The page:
Let us settle down. How the BBC is funded is the big question. There seems to be a reluctant agreement about the licence fee, but, as I think the noble Baroness, Lady Harding, put it, a bit of rebranding is required. It is known as the TV licence fee, but my daughter does not watch television programmes on a television but on a laptop. It is surprising to discover the different ways to consume things that the licence fee covers—for example, using a mobile phone—so a bit of rebranding is required.
On the idea that we should consider people’s ability to pay the licence fee, it seems quite appealing initially when you look at local taxation levels and banding levels, until you realise what a gin trap they are for anybody who goes anywhere near them, and how they are totally out of date, et cetera—and on and on into the night. The most dominant Prime Minister of my lifetime was brought down—or at least, the process was started—by playing with that. So, we have to get a degree of consensus, at least about what we do not want.
In terms of advertising, the cake is not big enough, and there is also the universality of streaming and subscriptions; these factors are pulling at each other. Some form of paying for the BBC through a licence fee seems to be the only option for the moment, although it probably cannot carry on as it is unless everybody decides that the other things are far too scary and we do not want to do them.
The idea of having a basic, worldwide news provider more tightly controlled by the Government it is primarily criticising is totally unacceptable. If that were to happen, the entire future of the BBC would be called into question. It would become the party in power’s body, not the nation’s. If we lost that, nothing could do the work that the BBC did, and led the other public service broadcasters to do, during lockdown. There is nothing else that gets close to or has the capacity of the BBC. We would have to invent something—a very weird creature—that would take it on. I hope that when we hear from the Minister, he says that the Government are behind the idea of having something that is independent and looks fully at the public service duty.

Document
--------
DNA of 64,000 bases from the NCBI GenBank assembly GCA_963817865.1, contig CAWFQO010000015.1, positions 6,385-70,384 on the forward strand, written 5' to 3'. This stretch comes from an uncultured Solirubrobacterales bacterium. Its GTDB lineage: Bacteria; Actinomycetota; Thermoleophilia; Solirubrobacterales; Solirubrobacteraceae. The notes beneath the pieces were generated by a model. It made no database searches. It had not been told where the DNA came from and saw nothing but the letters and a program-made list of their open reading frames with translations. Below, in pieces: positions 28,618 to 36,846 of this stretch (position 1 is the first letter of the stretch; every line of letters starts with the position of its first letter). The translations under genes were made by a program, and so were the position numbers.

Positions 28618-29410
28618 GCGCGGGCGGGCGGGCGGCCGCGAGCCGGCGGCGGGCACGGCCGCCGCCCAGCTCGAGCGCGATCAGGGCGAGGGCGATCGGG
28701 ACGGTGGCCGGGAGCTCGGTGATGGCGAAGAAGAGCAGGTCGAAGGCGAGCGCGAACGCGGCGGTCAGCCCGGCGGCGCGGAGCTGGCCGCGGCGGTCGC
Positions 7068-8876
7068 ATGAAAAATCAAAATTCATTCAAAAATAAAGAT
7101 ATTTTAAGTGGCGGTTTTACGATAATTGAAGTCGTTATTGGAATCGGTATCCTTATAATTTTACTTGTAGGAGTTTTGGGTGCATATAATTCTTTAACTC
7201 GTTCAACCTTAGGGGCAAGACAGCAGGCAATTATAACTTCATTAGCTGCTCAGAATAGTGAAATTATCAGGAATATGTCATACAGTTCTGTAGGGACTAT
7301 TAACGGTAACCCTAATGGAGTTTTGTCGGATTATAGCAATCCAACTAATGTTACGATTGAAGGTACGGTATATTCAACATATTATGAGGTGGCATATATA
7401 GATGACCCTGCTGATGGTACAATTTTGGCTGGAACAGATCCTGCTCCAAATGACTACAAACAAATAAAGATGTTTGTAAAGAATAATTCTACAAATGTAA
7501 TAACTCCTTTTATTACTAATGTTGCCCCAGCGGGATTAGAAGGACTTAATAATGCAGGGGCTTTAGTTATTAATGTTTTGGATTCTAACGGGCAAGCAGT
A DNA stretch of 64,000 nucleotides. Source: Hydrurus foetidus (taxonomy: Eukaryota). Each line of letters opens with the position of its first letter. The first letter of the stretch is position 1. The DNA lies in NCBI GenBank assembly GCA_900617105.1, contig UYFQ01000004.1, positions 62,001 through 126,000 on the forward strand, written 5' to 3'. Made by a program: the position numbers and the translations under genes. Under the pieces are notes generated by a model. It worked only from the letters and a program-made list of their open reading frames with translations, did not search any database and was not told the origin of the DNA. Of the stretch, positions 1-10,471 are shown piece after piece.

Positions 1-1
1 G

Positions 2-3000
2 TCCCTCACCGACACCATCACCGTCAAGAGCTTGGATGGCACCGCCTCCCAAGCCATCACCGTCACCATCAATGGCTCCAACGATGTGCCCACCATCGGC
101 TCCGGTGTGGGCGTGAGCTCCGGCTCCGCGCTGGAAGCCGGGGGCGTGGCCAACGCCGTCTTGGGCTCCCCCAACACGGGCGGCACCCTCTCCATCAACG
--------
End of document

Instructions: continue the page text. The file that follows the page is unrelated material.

As for the TV licence, let us just call it a licence and grade it. How would we do that? Well, your Lordships’ answer is going to be as good as mine at the moment. However, making sure that the BBC is not under the control of the political group of the moment is absolutely essential. We must have something with a degree of public reaction—we are probably doing that now, but we can always do it better—and a degree of independence. Without that, you are throwing the baby out with the bathwater. Political advantage should not be a factor here. I think somebody said it is dreadful that the BBC is competing with online news—well, yes, but it could be better and more distinctive. You can go to your particular lobby group, but that is not what the BBC should be. Can we have an idea from the Minister when he responds—and indeed from the noble Baroness, Lady Merron—about what the Government think this institution is going to be? If it is going to be very different, the Government need to justify that.
I have one final point, which was mentioned earlier on. I have championed women’s team games at the BBC, which then led the other public service broadcasters on this, and we now expect to see those games. More than half the population enjoy their triumphs and disasters and buy in to that. The job is not finished yet, but that could not have happened without the lead of the BBC quietly breaking the idea, pushing it forward, and pushing forward the raising of standards of professionalism within those sports. That is something the BBC has done that has affected the lives of just about everybody. We all think that there is too much music we do not listen to, and people who do not like sport will think the same, but if we do not allow the BBC to take that initiative and push something forward, we have lost something very important. I hope the Minister will give me his thinking on how this can be achieved when he comes to reply. I say this to the Government: please, do not get rid of something that is basically good. Allow it to change.